Hackers have stolen personal information relating to current and former customers and staff of no. 2 U.S. health insurer Anthem Inc., after breaching an IT system containing data on up to 80 million people, the company said late on Wednesday.
Anthem, which has nearly 40 million customers in the United States, said it had reported the attack to the FBI and cybersecurity firm FireEye Inc. said it had been hired to help Anthem investigate the attack.
“We do confirm that this was done by an advanced group using custom malware,” said FireEye spokesman Vitor De Souza, noting that Anthem employees identified the breach, which was limited to a window of a few days.
“We know across the board that when you do see something, you need to act fast,” which Anthem appears to have done, De Souza said.
Anthem said in a statement that names, birthdays, social security numbers, street addresses, email addresses and employment information, including income data, had been accessed in what it described as a “very sophisticated attack.”
The breach did not appear to involve medical information or financial details such as credit card or bank account numbers, Anthem said, adding it immediately made every effort to close the security vulnerability, which was discovered last week.
FireEye’s De Souza said the breached database contained information from about 80 million individuals, but the extent of stolen data is still unknown, as are the perpetrators and method of the cyberattack.
“That information is a treasure trove for cybercriminals. It can easily be sold on underground markets within hours and used for a wide variety of identity fraud schemes,” said Stuart McClure, chief executive of cybersecurity firm Cylance Inc.
Cybersecurity has become a major concern both for U.S. firms facing a barrage of attacks as well as insurers trying to figure out how much of that risk they can afford to underwrite.
A high-profile attack against Sony Pictures Entertainment late last year brought the company headlines for everything from pay disparities among its employees to internal critiques about the studio’s own movies.
Other attacks have spooked consumers, with retailers Target and Home Depot both reporting the theft of such personal data as credit card numbers in recent years.
President Barack Obama’s recently proposed fiscal 2016 budget sets aside $14 billion to strengthen U.S. cybersecurity defenses, an increase of 10 percent.
Cylance’s McClure, who has helped healthcare companies respond to previous breaches, said it typically costs health insurers at least $100 per stolen record to clean up this type of cyberattack. If 10 million records were stolen, the costs to respond would likely top $1 billion, he said.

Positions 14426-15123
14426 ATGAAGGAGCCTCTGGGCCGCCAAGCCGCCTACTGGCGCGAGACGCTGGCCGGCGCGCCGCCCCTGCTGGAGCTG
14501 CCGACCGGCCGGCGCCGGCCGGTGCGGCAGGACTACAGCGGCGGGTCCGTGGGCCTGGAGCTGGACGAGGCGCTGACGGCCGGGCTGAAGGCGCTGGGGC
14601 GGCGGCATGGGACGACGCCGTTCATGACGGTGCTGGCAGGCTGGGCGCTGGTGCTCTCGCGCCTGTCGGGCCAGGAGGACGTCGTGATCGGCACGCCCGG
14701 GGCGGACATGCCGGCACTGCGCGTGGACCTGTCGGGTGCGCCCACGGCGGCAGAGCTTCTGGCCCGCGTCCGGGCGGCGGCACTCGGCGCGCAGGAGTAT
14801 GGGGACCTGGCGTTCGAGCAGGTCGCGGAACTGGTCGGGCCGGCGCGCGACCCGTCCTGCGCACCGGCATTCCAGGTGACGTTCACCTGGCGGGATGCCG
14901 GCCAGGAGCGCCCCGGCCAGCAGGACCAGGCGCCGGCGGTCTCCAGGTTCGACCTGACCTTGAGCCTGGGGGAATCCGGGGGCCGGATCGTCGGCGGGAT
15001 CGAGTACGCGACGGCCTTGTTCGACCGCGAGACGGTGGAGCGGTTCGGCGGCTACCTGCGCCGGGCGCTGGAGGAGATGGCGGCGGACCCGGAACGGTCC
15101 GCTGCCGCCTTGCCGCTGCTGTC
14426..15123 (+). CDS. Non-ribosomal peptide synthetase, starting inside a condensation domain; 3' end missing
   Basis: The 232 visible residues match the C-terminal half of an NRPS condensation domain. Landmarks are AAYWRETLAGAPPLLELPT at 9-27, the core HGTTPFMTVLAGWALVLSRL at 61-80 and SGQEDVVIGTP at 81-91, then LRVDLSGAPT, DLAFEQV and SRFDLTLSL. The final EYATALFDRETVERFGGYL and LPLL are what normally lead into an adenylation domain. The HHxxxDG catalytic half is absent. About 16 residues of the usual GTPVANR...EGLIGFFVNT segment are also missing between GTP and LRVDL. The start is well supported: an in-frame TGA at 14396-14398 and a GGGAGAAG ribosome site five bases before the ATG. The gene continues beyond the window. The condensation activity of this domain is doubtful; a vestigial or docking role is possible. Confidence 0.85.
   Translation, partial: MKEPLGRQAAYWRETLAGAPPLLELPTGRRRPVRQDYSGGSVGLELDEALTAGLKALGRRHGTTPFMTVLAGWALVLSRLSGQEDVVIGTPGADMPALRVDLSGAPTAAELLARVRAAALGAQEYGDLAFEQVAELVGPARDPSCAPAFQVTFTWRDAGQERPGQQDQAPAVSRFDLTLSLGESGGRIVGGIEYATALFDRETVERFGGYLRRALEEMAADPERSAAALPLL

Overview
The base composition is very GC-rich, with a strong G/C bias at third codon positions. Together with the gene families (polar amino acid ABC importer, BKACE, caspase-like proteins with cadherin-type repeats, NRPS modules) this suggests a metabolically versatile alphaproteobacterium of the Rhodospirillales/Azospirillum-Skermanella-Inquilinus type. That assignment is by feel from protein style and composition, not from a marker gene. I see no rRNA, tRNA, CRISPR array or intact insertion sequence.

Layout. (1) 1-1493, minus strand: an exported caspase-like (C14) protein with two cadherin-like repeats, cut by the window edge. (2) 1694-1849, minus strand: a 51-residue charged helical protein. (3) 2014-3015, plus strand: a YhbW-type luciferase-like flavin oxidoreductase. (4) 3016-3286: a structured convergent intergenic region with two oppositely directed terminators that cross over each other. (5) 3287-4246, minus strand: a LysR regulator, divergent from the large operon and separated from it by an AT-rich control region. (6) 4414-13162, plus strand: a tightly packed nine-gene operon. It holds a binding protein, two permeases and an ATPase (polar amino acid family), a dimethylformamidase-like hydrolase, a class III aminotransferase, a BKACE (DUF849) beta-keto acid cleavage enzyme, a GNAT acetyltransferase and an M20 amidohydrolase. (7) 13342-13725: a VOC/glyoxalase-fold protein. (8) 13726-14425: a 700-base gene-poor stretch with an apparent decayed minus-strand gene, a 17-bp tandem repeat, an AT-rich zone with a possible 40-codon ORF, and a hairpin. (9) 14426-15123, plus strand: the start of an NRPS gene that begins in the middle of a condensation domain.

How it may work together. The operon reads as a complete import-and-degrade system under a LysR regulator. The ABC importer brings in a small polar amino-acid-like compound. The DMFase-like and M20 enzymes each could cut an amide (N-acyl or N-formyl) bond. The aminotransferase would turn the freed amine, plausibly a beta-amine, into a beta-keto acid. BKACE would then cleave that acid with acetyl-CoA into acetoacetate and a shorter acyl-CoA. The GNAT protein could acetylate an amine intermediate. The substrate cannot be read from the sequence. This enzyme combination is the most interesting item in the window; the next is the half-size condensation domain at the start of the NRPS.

That includes costs for setting up a hotline to answer customer questions, providing credit monitoring services and meeting state and federal government disclosure requirements.
Security experts say cybercriminals are increasingly targeting the $3 trillion U.S. healthcare industry, which has many companies still reliant on aging computer systems that do not use the latest security features.
One of the largest U.S. hospital operators, Community Health Systems Inc., last year said Chinese hackers had broken into its computer network and stolen the information of 4.5 million patients.
The percentage of healthcare organizations that have reported a criminal attack rose to 40 percent in 2013 from 20 percent in 2009, according to an annual survey by the Ponemon Institute think-tank on data protection policy.
Anthem spokeswoman Kristin Binns said the company has doubled its spending on cybersecurity over the past four years. The health insurer had 37.5 million medical members as of the end of December.
“This attack is another reminder of the persistent threats we face, and the need for Congress to take aggressive action to remove legal barriers for sharing cyber threat information,” U.S. Rep. Michael McCaul, a Republican from Texas and chairman of the Committee on Homeland Security, said in a statement late Wednesday.
Medical identity theft is often not immediately identified by patients or their provider, giving criminals years to milk such credentials. That makes medical data more valuable than credit cards, which tend to be quickly canceled by banks once fraud is detected.
Anthem said it would send a letter and email to everyone whose information was stored in the hacked database. It also set up an informational website, www.anthemfacts.com, and will offer to provide a credit-monitoring service.
(Reporting by Supriya Kurane in Bengaluru, Jim Finkle in Boston and Deena Beasley in Los Angeles; Editing by Ken Wills and Alex Richardson)
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